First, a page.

Over three dozen missing children have been rescued during a sex trafficking bust in Georgia.

The raid, which was called Operation Not Forgotten, involved state and federal agents, WSB-TV 2 reports. It extended across 20 countries in metro Atlanta.

Multiple law agencies combed through north and middle Georgia for two weeks in an attempt to safely recover the kidnapped children. Authorities found 26 endangered children and another 13 missing children.

U.S. Marshals Service Director Donald Washington said that authorities are afraid that the children were already or potentially victims of sex trafficking.

“These missing children were considered to be some of the most at-risk and challenging recovery cases in the area, based on indications of high-risk factors such as victimization of child sex trafficking, child exploitation, sexual abuse, physical abuse, and medical or mental health conditions,” authorities said. “Other children were located at the request of law enforcement to ensure their wellbeing.”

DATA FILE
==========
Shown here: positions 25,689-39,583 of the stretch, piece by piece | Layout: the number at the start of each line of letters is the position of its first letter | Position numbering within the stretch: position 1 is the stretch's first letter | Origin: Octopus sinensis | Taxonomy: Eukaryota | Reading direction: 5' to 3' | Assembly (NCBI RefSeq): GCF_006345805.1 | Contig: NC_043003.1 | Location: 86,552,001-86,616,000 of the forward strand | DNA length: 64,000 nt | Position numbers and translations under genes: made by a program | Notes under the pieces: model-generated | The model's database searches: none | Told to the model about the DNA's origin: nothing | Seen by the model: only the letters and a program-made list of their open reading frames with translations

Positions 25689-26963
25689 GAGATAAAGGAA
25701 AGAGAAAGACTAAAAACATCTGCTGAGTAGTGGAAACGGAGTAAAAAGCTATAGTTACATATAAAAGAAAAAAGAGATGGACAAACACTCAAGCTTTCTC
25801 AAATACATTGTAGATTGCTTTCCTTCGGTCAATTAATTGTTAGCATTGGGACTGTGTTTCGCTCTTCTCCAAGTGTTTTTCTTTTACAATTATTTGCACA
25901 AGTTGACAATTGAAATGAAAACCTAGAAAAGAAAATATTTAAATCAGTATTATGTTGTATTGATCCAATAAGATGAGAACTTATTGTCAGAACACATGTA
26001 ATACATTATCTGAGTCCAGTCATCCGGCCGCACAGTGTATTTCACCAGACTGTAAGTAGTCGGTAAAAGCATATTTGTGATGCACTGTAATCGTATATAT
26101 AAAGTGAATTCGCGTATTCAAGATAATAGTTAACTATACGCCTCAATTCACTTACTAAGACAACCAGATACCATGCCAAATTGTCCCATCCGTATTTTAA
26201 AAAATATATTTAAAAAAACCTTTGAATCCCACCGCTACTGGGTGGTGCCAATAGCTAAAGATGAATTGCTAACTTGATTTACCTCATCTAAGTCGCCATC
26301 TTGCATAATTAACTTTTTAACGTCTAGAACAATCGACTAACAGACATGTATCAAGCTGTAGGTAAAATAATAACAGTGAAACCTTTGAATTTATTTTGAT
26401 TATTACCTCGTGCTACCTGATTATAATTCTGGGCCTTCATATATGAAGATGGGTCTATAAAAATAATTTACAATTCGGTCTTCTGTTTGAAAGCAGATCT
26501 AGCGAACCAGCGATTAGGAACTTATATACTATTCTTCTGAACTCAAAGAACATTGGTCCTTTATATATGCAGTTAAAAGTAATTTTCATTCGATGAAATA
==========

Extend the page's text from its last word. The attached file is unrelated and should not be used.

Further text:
Nine suspects were arrested and are now in jail while state prosecutors focus on the cases and medical and social workers concentrate on aiding the children.

“One missing child is worth thousands, in my mind, of fugitives that we go out and get,” Washington said.

Other major U.S. cities are pursuing similar operations, though most haven’t yet been completed.

Georgia Gov. Brian Kemp shared a statement about the raid on Twitter, writing that he and his wife Marty Kemp “applaud the work of law enforcement in ‘Operation Not Forgotten.’ We’ll continue to work around the clock to bring an end to human trafficking and ensure the perpetrators of this evil industry know they have no place in our state.”

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